Blockchain payments platform Roxe hopes to help regulators around the globe with issuing Central Bank Digital Currencies (CBDCs) through its CBDC Payments Network, the firm said in a blog post on 2 March.
According to the announcement, the new platform will enable central banks around the world to easily issue, manage, and distribute their own digital currencies. Running on top of the Roxe Instant Settlement Network, the platform will also allow CBDCs to interoperate with “every other Roxe network member”, which includes banks, cross-border money transfer firms, and peer-to-peer (P2P) payment networks. The CEO of Roxe, Haohan Xu, said in a statement:
“We’re on a mission to enable financial institutions, especially central banks, to remove barriers of time, geography, and currency so that financial value can move with unprecedented speed at much lower costs anywhere in the world.”
The firm further claimed its network provides a pre-built infrastructure to connect with central, domestic, and foreign banks, allowing them to conduct “faster, less expensive and more reliable cross-border payments”. Launched last year, Roxe hopes to enter the cross-border payments market, as its smart payment technology “automatically uses the best route for the lowest-cost payments”.
Roxe is not the only player trying to enter the CBDC market. Last year, payments giant Mastercard launched a virtual CBDC testing platform with the goal of helping central banks evaluate the effectiveness of their digital currencies design and use cases. Last month, the company also partnered with Island Pay and the Central Bank of the Bahamas to launch a pre-paid card that supports the first CBDC in the world, the Sand Dollar.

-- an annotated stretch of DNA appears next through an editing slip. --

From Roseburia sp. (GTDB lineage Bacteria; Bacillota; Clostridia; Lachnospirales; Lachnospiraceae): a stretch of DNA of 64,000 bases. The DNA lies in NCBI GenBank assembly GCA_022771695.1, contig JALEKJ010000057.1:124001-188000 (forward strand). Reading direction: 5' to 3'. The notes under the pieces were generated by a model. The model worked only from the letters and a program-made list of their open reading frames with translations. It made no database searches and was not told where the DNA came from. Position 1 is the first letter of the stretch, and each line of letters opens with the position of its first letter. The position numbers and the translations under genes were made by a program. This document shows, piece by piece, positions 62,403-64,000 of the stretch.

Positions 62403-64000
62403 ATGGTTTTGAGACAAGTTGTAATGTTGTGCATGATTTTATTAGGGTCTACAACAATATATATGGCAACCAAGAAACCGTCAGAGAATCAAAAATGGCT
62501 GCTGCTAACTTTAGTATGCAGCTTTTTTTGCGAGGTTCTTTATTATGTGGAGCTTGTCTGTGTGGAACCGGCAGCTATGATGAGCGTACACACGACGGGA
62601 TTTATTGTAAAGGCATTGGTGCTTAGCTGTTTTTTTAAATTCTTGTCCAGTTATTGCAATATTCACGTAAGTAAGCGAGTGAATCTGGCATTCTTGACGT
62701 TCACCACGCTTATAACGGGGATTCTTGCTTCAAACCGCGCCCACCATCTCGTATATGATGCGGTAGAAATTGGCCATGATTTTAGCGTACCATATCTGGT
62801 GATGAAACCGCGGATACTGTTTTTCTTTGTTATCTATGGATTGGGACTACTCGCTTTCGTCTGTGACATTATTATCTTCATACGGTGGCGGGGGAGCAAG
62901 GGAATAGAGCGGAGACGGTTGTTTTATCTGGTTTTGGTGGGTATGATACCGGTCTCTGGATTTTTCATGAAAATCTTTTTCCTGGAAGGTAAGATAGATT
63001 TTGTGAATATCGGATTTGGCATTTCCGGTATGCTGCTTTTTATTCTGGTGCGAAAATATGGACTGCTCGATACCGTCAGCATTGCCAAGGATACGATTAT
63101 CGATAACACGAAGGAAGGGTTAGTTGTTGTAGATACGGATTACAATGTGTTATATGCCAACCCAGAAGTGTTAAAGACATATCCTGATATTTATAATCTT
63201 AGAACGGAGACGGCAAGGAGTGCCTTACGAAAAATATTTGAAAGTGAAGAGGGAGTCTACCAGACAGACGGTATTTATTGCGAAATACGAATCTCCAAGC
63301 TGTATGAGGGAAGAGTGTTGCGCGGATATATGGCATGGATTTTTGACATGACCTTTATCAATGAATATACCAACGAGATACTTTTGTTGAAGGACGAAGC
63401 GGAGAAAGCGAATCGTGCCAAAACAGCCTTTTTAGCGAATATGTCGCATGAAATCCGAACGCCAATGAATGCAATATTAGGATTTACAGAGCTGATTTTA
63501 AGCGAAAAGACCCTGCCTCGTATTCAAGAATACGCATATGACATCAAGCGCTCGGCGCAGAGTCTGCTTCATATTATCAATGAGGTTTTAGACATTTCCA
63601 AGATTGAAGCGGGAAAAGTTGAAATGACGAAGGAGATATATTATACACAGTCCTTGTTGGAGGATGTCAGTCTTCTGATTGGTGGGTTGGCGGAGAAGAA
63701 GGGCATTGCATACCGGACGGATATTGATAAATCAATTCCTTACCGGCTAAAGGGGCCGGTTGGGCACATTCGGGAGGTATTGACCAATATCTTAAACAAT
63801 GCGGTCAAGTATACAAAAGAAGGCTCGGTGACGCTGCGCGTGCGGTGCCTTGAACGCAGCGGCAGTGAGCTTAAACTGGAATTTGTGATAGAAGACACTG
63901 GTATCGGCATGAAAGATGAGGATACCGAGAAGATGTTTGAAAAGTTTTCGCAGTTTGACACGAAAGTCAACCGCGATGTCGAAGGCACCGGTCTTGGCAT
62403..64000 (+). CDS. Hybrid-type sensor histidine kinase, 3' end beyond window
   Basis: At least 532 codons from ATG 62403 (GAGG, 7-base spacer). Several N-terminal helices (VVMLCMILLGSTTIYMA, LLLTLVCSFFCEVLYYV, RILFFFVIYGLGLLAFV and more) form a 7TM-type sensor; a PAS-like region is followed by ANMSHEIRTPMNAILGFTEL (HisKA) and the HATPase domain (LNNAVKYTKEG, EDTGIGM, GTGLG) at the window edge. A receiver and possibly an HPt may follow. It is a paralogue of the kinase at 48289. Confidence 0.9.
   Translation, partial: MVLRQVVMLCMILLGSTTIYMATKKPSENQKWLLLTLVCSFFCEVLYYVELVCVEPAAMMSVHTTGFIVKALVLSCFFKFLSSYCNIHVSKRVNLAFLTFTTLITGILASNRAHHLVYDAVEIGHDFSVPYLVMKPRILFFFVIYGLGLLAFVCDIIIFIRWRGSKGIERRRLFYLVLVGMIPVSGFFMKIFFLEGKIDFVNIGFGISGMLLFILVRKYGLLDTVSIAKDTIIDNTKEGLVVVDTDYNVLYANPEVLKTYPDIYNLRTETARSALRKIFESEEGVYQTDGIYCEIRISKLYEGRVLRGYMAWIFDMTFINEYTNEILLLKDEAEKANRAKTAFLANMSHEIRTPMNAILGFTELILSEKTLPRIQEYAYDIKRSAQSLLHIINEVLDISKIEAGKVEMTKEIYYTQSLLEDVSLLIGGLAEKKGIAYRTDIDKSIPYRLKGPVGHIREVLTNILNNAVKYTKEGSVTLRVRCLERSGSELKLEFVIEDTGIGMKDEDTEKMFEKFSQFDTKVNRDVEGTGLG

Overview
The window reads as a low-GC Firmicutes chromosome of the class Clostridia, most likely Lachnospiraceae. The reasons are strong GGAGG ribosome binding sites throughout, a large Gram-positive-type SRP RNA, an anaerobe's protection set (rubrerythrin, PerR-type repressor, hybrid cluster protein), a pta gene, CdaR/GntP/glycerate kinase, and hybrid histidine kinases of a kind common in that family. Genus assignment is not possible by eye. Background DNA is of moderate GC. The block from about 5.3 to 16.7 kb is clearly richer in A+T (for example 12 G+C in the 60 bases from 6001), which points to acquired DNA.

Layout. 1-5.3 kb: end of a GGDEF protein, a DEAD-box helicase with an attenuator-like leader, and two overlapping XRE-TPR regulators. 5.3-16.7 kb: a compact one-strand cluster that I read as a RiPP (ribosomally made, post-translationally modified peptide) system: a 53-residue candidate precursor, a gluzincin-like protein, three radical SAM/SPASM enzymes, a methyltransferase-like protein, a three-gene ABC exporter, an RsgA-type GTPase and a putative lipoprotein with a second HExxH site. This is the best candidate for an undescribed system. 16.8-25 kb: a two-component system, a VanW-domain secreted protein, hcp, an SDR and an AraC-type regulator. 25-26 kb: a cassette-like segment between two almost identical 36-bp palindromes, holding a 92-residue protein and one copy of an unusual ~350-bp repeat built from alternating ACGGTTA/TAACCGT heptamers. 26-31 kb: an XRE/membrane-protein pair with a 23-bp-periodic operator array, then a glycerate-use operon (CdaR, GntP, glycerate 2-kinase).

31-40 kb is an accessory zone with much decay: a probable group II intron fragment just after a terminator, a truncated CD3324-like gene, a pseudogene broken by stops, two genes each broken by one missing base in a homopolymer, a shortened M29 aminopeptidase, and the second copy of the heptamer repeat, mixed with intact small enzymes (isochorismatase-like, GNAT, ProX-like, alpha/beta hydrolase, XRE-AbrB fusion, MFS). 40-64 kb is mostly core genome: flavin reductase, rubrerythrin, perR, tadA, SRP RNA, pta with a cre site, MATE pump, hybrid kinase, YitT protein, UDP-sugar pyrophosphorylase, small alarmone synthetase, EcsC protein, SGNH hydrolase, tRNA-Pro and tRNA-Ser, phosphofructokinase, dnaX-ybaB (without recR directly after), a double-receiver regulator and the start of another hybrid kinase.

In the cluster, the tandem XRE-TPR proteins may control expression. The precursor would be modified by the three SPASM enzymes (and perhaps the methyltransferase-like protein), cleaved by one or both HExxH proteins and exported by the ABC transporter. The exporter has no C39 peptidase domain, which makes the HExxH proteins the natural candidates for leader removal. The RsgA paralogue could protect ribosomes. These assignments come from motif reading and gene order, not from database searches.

Other entities have already started working directly with governments in creating CBDCs. In January, the Stellar Development Foundation signed a Memorandum of Understanding with the Ukrainian government to help them create a “virtual assets ecosystem and national digital currency”.
With all this said, China continues to be the largest economy to soon issue a CBDC. The country has already conducted several real-world tests of its digital yuan — through CBDC lotteries — and has already onboarded two of the largest private banks in China, backed by Tencent and Ant Financial, to expand its user coverage. The country has not only completed its research and produced the first digital yuan hardware wallet, but also expanded its digital yuan trial with the addition of CBDC ATMs around the city of Shenzhen.